I don’t like using a graph of standard deviations, but that is what is available – they use this “We defined all monthly temperature and precipitation values to be average in comparison to the 20th century average if they fell within two standard deviations of the 20th century average. All values that fell below or above two standard deviations are defined as climatic anomalies”.

So, over the lifetime of this sanctuary, in the latest decade we see four or five anomalously wet months – but not as anomalous as those in the first decade of the sanctuary’s life.  Further, the latest decade has been less variable than the first decade.

VERDICT:   There has not been increased rainfall in Ulster County, NY where this sanctuary is located over the last two decades.

So, you may ask, if there has not been increased rainfall, why are their pastures and fields soggy?

“At the Catskill sanctuary, flooding and constant dampness have resulted in soil erosion and a loss of trees. Animals’ hoofs often sink into saturated ground while members of the sanctuary’s staff undertake flood mitigation efforts, installing culvert pipes and curtain drains, among other tactics, to no avail.” [ NY Times article ]

“Basically that property is in a bowl,” said Jake Wedemeyer, the executive director of the Ulster County Soil and Water Conservation District, a government agency that advises farmers on agricultural practices.

Another problem, Mr. Wedemeyer said, is that the valley’s clay soil retains water and drains poorly.”  [ NY Times article ]

We see in this topographical map from USGS that the Catskill Animal Sanctuary is located between two ridges (of solid rock, by the way) with the only outlet for water being the tiny stream at the south end of the bowl, but the creek is not reliably downhill from the fields and pastures, it has negligible slope and is seasonal.   (I confirmed by physical inspection).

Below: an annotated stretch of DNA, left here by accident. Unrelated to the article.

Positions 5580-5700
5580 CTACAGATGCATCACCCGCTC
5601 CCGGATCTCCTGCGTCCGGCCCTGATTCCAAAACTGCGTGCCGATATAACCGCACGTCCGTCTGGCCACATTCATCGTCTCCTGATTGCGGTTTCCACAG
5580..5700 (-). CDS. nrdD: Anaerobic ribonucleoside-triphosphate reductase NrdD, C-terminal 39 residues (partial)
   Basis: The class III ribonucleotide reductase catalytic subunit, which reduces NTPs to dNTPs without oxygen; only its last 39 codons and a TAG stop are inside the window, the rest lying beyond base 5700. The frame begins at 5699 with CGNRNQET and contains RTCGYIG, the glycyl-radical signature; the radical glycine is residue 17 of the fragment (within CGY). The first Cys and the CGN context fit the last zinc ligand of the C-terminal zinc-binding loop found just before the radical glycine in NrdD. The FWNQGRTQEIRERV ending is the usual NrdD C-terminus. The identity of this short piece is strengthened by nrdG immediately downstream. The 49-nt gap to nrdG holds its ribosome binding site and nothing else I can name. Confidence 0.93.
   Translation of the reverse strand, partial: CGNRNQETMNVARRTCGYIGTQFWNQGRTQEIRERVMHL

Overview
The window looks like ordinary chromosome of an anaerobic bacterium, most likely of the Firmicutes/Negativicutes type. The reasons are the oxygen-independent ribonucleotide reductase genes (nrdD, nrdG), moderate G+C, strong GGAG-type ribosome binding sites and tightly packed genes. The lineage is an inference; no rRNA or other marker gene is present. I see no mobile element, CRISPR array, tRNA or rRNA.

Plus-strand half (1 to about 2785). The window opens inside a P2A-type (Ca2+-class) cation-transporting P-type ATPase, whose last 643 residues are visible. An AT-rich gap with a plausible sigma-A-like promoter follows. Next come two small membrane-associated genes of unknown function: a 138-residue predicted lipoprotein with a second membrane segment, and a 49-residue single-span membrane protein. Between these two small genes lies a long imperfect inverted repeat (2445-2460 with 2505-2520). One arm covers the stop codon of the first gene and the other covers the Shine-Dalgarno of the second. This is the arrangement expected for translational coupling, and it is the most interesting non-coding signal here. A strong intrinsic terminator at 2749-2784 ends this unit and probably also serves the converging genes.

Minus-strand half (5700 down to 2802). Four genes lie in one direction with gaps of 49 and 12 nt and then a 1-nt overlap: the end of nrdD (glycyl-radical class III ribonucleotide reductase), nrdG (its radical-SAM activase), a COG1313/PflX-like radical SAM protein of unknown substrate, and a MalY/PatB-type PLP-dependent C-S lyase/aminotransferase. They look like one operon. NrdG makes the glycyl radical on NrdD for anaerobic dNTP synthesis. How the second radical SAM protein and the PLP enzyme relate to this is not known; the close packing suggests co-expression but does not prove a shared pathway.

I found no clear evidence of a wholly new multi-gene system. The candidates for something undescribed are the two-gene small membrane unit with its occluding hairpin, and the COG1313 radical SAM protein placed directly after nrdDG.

The whole area between the foothills of the Catskill Mountains and the Hudson River in this part of the Hudson Valley has so much clay that it is famous for the number of historic brick kilns which used the abundant clay to manufacture bricks which were loaded on barges and floated down the Hudson to build NY City.

When purchasing the property Ms. Stevens remembers when she first bought the Catskill property in 2002. “We only had a small number of animals, it was August, the grass was lush,” she said. “I didn’t ask about soil composition.”” [NY Times article]

In the drought year of 2002, the property looked oh-so-nice with lush grass and dry fields, not boggy-wet fields.  It hadn’t been used to pasture many animals.

VERDICT:  Agricultural land purchased without any regards for soil type, soil composition, and without seeking any expert opinion on what purposes for which the property was suited and without considering the well-known effects of variable rainfall. 

Viewed in the moment, the property looked great – but there was a failure to take into account long-term weather patterns and physical geography.  Previous owners or neighbors could have told them the property was boggy in wet years, as is much of the agricultural land in the valley portion of Ulster County.

CLAIM:   “A growing number of animal refuges are being forced to move in the face of extreme rainfall, droughts and hurricanes caused by the planet’s warming.”

Despite the use of the words “growing number”, the article only cites two instances of animal refuges moving at all, and BOTH moved to New York State’s Finger Lakes region.

Quoting the Times:

Sweet Farm, an animal sanctuary that also grows produce and supports climate-related technology, moved 140 animals from Silicon Valley in California to New York’s Finger Lakes region in 2022 after a close call with a wildfire.”  [I need not point out that wildfires are not climate change, especially in California, which wishes it was back to drier conditions after two very wet years.]

Note that Sweet Farms’ website makes no mention of being forced to relocate due to climate change, wildfire or anything other than simple personal choice of the owners.


Happy Compromise Farm + Sanctuary, which moved from Oregon in 2021.   ….  Trading drought concerns in the Northwest for New York’s extreme rainfall presents its own set of challenges, the owners said. But it was a trade they were willing to make.”

“We do have to deal with an overabundance of water here in New York,” said Eryn Leavens, a founder of Happy Compromise. “But climate change affects every corner of the planet, and you really have to pick and choose your battles.”